Action Centers for Engaged Learning
Goddard Space Flight Center - NASA, USA.
In this keynote, I would stress the importance of
seeking-out and integrating current educational technology practices
and resources that effectively enhance the abilities of students
around the globe to live, learn and work successfully in an
increasingly complex and information-rich society.
Threaded throughout the presentation will be a focus on the development of educational technology programs that are based on 'adaptable' architectural design principles while paying heed to the importance of historical, contextual and cultural understandings.
I will show how basic problem solving and data-driven decision making can have a significant impact on how students collect, analyze and communicate today's science. A wide range of suggested educational technology applications and successful classroom approaches will be shared including the Space Weather Action Center, the Sun-Earth Media Viewer, and NASA's International Sun-Earth Day program.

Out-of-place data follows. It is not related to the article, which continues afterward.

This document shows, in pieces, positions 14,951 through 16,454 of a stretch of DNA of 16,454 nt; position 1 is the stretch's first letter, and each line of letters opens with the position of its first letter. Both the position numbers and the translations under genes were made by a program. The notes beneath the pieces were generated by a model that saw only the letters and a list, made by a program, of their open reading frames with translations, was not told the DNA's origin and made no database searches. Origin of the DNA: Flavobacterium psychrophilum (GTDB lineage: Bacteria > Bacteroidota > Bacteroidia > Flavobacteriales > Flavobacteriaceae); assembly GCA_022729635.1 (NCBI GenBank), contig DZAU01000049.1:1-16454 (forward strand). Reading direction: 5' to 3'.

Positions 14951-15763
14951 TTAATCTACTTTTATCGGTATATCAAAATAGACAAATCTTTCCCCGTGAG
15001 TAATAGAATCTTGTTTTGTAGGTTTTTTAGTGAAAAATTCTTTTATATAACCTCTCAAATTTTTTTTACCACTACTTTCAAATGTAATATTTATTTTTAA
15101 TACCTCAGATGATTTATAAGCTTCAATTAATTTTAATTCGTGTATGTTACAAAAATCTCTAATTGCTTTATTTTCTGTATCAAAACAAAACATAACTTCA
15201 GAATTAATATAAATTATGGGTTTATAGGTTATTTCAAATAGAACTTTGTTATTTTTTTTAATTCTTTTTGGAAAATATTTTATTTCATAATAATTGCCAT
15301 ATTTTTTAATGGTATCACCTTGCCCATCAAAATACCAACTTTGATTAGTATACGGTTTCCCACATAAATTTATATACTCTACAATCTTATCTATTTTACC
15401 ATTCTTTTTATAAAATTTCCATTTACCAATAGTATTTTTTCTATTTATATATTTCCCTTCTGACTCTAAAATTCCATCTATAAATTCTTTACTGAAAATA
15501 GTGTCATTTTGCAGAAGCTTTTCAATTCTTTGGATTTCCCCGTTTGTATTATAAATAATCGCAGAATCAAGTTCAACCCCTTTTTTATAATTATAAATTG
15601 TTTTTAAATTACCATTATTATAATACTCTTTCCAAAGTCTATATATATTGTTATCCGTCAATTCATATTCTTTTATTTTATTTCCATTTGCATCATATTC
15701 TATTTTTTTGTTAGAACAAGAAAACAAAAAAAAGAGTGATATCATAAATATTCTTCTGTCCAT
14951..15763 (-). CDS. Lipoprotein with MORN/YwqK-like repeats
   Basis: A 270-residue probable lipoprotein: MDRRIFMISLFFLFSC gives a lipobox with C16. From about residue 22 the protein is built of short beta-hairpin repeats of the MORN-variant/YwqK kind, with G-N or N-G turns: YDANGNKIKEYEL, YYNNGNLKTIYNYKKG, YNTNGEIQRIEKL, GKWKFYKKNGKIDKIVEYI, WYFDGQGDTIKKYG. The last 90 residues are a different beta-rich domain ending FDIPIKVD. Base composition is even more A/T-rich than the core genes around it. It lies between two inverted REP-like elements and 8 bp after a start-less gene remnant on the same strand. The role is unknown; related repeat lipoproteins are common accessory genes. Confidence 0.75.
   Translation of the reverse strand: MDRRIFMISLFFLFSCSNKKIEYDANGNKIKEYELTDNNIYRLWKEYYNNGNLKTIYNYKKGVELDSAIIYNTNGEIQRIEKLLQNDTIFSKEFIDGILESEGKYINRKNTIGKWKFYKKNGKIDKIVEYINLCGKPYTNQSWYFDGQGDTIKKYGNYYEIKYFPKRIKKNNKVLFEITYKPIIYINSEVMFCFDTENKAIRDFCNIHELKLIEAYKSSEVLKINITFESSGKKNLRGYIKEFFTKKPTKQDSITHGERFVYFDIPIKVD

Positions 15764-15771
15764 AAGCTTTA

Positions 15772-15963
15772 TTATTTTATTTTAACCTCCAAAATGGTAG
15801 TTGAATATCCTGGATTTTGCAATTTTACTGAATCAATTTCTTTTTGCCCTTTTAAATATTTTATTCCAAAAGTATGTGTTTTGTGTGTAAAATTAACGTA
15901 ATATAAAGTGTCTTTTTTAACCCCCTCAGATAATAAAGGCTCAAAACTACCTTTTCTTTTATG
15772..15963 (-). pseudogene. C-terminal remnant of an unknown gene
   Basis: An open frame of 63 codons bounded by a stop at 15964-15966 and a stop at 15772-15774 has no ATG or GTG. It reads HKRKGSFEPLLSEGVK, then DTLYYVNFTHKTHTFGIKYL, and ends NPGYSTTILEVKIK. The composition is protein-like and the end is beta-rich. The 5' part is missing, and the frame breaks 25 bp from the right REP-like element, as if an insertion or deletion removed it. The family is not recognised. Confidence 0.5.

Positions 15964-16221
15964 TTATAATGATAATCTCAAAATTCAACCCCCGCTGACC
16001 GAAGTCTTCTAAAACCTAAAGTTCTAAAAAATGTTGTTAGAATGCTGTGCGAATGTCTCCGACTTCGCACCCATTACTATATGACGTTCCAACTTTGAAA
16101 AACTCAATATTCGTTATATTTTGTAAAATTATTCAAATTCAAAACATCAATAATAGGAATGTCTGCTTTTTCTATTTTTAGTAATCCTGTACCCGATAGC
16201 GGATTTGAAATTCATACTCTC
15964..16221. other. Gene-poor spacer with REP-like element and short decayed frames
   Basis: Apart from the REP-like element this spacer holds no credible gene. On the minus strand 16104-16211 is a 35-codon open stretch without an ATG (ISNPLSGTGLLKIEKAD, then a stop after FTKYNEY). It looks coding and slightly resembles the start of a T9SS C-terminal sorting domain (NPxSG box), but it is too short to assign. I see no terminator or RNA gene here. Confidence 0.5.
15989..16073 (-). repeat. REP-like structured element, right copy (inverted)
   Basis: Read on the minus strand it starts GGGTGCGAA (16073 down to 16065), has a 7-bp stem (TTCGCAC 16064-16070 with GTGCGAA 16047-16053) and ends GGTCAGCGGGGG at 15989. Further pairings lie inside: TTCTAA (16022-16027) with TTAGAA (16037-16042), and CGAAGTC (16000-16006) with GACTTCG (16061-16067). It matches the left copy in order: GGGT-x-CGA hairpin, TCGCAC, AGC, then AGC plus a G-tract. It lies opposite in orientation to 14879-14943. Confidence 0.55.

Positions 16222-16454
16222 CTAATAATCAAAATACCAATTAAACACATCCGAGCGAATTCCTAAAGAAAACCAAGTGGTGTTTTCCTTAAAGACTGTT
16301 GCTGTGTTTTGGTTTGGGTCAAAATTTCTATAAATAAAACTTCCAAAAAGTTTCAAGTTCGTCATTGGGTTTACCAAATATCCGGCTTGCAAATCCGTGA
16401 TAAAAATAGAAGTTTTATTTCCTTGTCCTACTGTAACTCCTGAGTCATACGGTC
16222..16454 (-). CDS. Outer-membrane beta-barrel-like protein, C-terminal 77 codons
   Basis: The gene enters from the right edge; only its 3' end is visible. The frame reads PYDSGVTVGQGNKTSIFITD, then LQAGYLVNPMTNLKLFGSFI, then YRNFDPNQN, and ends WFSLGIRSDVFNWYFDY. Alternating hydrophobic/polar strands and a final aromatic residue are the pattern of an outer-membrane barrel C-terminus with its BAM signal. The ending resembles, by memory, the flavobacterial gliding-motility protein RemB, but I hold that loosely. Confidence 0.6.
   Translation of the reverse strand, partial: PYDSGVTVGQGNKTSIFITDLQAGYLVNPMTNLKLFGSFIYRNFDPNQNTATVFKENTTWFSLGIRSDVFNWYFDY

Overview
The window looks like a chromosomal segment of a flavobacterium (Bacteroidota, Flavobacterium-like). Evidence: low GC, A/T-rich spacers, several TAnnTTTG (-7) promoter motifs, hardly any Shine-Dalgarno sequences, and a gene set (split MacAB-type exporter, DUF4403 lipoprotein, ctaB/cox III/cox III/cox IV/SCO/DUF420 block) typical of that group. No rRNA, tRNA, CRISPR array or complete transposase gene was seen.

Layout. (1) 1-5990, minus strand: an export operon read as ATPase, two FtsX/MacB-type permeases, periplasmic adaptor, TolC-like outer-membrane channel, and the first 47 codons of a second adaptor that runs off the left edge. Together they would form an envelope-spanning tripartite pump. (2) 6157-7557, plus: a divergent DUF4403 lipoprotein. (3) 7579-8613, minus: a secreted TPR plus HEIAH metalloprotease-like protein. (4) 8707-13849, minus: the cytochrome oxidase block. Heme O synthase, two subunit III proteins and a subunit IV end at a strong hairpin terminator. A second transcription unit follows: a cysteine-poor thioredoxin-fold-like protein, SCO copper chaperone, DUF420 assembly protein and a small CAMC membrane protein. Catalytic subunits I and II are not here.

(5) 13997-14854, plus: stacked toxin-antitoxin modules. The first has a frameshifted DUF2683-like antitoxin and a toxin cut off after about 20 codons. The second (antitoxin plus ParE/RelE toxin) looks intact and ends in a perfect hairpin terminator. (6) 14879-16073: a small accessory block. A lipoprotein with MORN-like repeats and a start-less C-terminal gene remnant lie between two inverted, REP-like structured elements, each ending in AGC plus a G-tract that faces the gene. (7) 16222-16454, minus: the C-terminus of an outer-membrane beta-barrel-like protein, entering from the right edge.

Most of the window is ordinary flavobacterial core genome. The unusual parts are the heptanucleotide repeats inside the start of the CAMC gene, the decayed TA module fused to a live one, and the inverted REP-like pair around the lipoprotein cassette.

The Space Weather Action Center is a cutting-edge program that teaches children and parents how to observe, collect, and analyze data on solar activity and its impact on Earth. With inexpensive and easily maintained equipment, they can communicate their ongoing results via written, audio and/or video reports and/or presentations. These reports and presentations can be shared locally, regionally and/or nationally as audio/video podcasts and distance learning broadcasts.
Teaching AI courses with Learning in Mind
Dr. Helder Coelho
IFIP TC12 and WG12.3 Chair
Universidade de Lisboa, Portugal
Scientists often teach their research, but few research
We are used, at the portuguese universities, to do both directions for a host of good reasons: the habit of learning is gained by exploring knowledge in all sorts of dimensions, and by doing it we discover new educational requirements and targets.
Approaches to teaching are obtained by feeling insights into effective pedagogy. Teaching Artificial Intelligence in Computer Science graduation (3rd year, 1st semester) is an opportunity to present innovation, creativity and smart design, the three pieces of good informatics and world wide. But, also a nice alley for the training of critic thought.